He was appointed to be the director of the Hawaii Department of Agriculture by the first Governor of the State of Hawaii, William F. Quinn, and held that position between January 1961 and June 1963. Chung-Hoon subsequently worked as a Realtor.[20] He made a foray into politics by running as a Republican for one of the four seats representing the Hawaii 7th State Senate District in 1966, but finished fifth in the primary.[21] Chung-Hoon died on July 24, 1979,[22] at Tripler Army Medical Center in Honolulu.[5]

The Arleigh Burke-class destroyer USS Chung-Hoon, commissioned in 2004, is named for him.[23]

Chung-Hoon first married Anita Corson while serving aboard Dent in December 1938;[24] she died of cancer in 1950.[25] He married Ola Luckey in 1952, and later retired in order to spend more time with her.[26] Luckey died of cancer in April 1960, months after they had returned to Honolulu following his retirement.[27] He married his third wife, travel consultant Jean Carlisle (died 2001), in January 1961, adopting her son, Perry White; Chung-Hoon was otherwise childless.[28][29]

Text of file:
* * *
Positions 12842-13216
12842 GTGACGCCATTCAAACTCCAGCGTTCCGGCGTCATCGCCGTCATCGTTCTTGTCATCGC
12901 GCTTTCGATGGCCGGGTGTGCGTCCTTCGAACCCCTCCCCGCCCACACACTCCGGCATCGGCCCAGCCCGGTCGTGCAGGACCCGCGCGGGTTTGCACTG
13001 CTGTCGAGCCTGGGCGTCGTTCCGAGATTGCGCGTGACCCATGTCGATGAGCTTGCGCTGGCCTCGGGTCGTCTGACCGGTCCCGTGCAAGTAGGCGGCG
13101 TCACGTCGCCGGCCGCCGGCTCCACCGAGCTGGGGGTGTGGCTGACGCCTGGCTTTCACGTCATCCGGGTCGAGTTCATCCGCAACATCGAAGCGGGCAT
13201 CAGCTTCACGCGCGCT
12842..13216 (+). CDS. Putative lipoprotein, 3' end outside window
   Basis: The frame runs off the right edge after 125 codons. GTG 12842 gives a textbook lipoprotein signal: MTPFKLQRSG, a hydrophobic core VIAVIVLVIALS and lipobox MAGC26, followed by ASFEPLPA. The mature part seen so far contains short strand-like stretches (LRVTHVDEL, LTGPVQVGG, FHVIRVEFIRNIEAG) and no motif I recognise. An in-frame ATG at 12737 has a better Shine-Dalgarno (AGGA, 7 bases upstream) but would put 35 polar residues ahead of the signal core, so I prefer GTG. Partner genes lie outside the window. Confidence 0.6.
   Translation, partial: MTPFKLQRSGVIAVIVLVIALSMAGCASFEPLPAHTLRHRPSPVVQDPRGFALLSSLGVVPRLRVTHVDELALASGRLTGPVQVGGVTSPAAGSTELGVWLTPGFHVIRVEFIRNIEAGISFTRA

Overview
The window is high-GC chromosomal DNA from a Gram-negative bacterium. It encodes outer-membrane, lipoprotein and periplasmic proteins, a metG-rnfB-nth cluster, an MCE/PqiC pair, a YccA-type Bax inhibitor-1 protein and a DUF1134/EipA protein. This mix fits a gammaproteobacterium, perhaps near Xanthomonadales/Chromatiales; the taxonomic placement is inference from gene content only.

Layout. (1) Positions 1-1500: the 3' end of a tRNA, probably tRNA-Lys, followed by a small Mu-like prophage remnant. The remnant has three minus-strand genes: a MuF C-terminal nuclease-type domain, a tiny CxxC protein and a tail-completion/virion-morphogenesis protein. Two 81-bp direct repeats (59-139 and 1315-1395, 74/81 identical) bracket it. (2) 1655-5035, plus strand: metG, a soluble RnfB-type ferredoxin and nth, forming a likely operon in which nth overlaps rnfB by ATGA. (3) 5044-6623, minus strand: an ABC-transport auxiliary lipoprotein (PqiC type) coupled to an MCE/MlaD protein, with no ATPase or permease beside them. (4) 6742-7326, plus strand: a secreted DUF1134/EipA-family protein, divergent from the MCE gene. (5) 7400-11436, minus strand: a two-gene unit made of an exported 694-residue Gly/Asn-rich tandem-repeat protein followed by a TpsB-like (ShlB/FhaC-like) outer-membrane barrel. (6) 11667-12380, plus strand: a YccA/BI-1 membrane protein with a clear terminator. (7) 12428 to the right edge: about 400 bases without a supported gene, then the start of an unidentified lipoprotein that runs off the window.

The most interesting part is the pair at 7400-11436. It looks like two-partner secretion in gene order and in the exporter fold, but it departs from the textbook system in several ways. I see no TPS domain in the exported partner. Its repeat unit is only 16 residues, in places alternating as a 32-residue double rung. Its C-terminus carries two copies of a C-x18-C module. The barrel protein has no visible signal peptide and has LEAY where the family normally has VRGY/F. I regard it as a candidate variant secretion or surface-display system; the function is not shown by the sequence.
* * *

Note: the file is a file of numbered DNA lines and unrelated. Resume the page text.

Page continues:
The President of the United States of America takes pleasure in presenting the Navy Cross to Commander Gordon Paiea Chung-Hoon, United States Navy, for extraordinary heroism and distinguished service in the line of this profession as Commanding Officer of the Destroyer U.S.S. SIGSBEE (DD-502), a unit of an Advanced Picket Group, in action against enemy Japanese forces in the vicinity of Okinawa, Ryukyu Islands, on 14 April 1945. Although his ship suffered major damage when struck by an enemy plane and all power was lost, Commander Chung-Hoon coolly carried out defensive maneuvers and directed his anti-aircraft batteries in delivering prolonged and effective fire against the continued heavy enemy air attack. Afterwards, he supervised damage-control procedure which resulted in his ship being made sea-worthy for a safe return to port under its own restored power. Commander Chung-Hoon’s gallant fighting spirit, courage and unwavering devotion to duty were in keeping with the highest traditions of the United States Naval Service.[30]

USS CHUNG-HOON DDG-93 Ship History

Wikipedia (as of 2024)

USS Chung-Hoon (DDG-93) is an Arleigh Burke-class Aegis destroyer serving in the United States Navy (USN). Chung-Hoon was named in honor of Rear Admiral Gordon Pai’ea Chung-Hoon (1910–1979), recipient of the Navy Cross and the Silver Star.